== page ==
The New Data Protection Regulations 2012

The New Data Protection Regulations 2012

The new data protection regulations 2012 were published at the end of January 2012. The new law is expected to be in place by 2014. The new law will potentially change the existing law in the following ways.

1. At the moment there is a directive which each member state has implemented and interpreted in its own way in their individual member states (i.e. Directive 95/46/EC of the European Parliament and of the Council of 24 October 1995 on the protection of individuals with regard to the processing of personal data and on the free movement of such data; implemented into the UK as the Data Protection Act 1998.) Every country in Europe has a data protection law, as they have each interpreted the directive in their own way.
In the UK, the interpretation of the directive, is generally regarded to be more business friendly, whereas in countries like Holland, Germany & Italy there is generally a more consumer friendly standard with respect to the processing and use of data. As the new regulation has direct effect it will harmonise the data protection law across the European Union – a one stop shop.
2. At the moment only the data controller is responsible for the protective measures under the law. Article 17, of the new regulations, extend responsibility to both the data controller and data processor.
3. Article 30, of the new regulations, may specify technical and organisational measures to protect data in a specific sector.
4. There will be opt-in consent for cookies.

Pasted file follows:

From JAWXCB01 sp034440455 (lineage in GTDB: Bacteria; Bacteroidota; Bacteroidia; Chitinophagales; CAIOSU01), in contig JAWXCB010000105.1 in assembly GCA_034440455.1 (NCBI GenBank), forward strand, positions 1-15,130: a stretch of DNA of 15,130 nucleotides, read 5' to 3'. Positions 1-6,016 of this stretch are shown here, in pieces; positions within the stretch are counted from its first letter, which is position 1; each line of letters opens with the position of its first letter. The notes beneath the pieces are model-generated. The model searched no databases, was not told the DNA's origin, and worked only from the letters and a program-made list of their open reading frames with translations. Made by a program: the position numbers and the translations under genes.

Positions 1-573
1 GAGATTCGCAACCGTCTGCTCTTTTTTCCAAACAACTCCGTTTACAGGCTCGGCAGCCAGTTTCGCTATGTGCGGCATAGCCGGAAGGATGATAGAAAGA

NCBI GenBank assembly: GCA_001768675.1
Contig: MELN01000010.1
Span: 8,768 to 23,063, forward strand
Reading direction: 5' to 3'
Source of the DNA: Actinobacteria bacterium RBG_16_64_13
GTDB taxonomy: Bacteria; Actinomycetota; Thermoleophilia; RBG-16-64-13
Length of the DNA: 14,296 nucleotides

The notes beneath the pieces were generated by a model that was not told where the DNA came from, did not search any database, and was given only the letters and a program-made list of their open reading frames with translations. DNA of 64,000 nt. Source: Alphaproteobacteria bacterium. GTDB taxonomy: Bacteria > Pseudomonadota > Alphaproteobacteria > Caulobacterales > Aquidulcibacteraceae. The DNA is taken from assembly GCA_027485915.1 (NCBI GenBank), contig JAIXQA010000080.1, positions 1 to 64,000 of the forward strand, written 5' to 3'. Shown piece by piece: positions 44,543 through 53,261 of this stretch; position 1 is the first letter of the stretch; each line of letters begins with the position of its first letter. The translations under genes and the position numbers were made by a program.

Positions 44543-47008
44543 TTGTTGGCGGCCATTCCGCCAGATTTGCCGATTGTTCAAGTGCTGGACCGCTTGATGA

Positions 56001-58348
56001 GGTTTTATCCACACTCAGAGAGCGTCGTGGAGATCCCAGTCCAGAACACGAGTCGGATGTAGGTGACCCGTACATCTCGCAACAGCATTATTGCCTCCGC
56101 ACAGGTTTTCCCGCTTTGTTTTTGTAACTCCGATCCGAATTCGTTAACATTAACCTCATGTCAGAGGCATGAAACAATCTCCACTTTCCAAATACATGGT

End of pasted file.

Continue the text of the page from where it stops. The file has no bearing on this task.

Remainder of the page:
5. Compulsory notification for breach.
6. Increased compliance requirements.
7. Introduces a new right to be forgotten, subject to certain exceptions.
8. There is no sign of easing restrictions on data transfers.
9. There is a fine of up to 2% of global annual turnover for a breach of any of the regulations. So, for example, a company could be fined 2% of its global turnover for not having a data protection officer or for having implied consent, instead of express consent for cookies.
Big Data and the Cloud
Regarding big data and cloud solutions the landscape is becoming more challenging and not just because of the new regulations.
More than 80 countries have data protection laws in place including Angola & Gabon. Although the 27 member states in Europe will harmonise data protection laws with the regulations, there are 49 European countries, so there will still be 22 countries in Europe with different data protection laws. Getting data protection laws right requires advice on compliance from lawyers from all the different jurisdictions.
The following issues appear to be systemic in cloud provision services.
1. Large cloud service providers are dictating the terms and conditions.
2. A cloud service provider may have its servers anywhere around the world.
3. Many cloud service providers use a number of sub-contractors.
4. How does a data controller ensure information governance?
5. Many of the large cloud service providers are US companies and are subject to the USA Patriot Act 2001. Requests by the US Government for data under the Patriot Act 2001, has increased by 30% every year.
Companies require legal advice from lawyers qualified in multiple jurisdictions. There needs to be a standard cloud clause in your contracts or several clauses that will address the data protection and privacy laws in multiple jurisdictions.

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